Who knew being a polyglot could get you in trouble even when you’re the pope? When Pope Benedict XVI gave Christmas greetings Dec. 25 to Rome and the world in 63 languages, one of those idioms turned out to be a mini-minefield.
A former government minister and now head of Greece’s small Democratic Revival party reportedly sent a critical missive to the pope for giving Christmas well-wishes in Macedonian. The Italian news agency ANSA reported yesterday it had obtained a copy of the two-and-a-half-page typed letter the Greek politician sent to the German pontiff.
Apparently the letter admonished the pope for using Macedonian which, the author asserted, is not a language but a Slavic dialect. The letter, according to ANSA, reportedly gives numerous reasons this Cyrillic-lettered lingo does not exist.
But a quick search on the Vatican Web site shows papal season’s greetings were given in Macedonian every year going back at least until 1997.
ANSA attributes the critique as just the latest sparring resulting from this Balkan nation’s use of the name Macedonia since it gained independence from Yugoslavia in 1991. Greece objects to this landlocked state north of Greece taking the name Macedonia for a variety of reasons, including the fear Skopje might have territorial claims on Greek Macedonia. You can read about the complex name controversy here.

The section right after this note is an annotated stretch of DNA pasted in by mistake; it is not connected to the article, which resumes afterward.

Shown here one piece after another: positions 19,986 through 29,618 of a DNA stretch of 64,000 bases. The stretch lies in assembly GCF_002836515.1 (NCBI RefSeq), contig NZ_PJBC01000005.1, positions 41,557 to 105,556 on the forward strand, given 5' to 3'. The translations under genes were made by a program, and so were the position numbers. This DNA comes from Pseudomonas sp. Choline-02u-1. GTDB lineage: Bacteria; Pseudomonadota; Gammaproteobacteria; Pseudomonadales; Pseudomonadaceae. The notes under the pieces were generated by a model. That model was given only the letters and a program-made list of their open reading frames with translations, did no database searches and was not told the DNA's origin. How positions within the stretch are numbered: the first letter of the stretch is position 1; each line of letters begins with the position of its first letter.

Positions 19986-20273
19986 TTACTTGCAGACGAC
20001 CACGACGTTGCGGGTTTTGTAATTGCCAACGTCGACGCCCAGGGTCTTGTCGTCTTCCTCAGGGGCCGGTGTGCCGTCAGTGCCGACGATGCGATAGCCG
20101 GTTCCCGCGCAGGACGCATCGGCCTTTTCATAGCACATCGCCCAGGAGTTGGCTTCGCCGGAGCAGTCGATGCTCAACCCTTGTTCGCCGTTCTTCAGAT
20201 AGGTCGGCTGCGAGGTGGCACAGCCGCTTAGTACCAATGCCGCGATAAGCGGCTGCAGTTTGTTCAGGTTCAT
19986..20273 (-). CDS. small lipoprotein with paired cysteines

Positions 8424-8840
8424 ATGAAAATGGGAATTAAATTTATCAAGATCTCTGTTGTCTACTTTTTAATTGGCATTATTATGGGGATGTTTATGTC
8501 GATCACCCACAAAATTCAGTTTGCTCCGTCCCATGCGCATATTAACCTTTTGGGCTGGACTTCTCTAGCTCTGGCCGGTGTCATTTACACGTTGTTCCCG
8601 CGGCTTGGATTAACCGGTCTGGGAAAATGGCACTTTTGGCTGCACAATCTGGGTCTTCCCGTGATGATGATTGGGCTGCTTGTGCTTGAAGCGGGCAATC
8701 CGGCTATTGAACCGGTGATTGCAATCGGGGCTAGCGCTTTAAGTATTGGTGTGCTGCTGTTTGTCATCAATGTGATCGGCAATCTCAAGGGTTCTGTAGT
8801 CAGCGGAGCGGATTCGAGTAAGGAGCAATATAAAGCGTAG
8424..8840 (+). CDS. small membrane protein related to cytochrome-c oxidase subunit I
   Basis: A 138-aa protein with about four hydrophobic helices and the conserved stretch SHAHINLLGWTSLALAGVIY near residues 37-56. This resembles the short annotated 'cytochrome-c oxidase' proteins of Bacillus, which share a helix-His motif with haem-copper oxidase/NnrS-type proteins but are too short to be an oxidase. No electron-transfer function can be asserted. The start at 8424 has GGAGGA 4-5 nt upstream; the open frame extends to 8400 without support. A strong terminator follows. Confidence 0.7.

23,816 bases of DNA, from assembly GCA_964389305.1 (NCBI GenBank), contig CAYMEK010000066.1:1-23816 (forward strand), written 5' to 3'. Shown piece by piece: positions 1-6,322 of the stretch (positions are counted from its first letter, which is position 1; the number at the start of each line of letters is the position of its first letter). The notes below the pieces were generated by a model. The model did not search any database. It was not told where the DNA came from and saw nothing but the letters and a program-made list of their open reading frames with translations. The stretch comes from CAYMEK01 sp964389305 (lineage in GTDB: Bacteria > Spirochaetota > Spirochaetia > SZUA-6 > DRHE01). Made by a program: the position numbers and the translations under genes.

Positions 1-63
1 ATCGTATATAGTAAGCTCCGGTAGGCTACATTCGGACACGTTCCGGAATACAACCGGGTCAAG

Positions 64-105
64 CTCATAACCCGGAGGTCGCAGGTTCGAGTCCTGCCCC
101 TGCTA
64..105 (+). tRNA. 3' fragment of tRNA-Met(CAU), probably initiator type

But interestingly, few noticed that right between his greetings in Esperanto and Latin, Pope Benedict added a new language to the “Merry Christmas” roster: Guarani. Never heard of this South American tongue? Of course you have: the words “tapioca,” “pirhana,” “toucan,” and “jaguar” have their roots in Guarani.
PHOTO: Pope Benedict XVI blesses pilgrims from the central balcony of St. Peter’s Basilica at the Vatican Dec. 25 during his Christmas Day blessing “urbi et orbi” (to the city of Rome and the world). (CNS photo/L’Osservatore Romano via Reuters)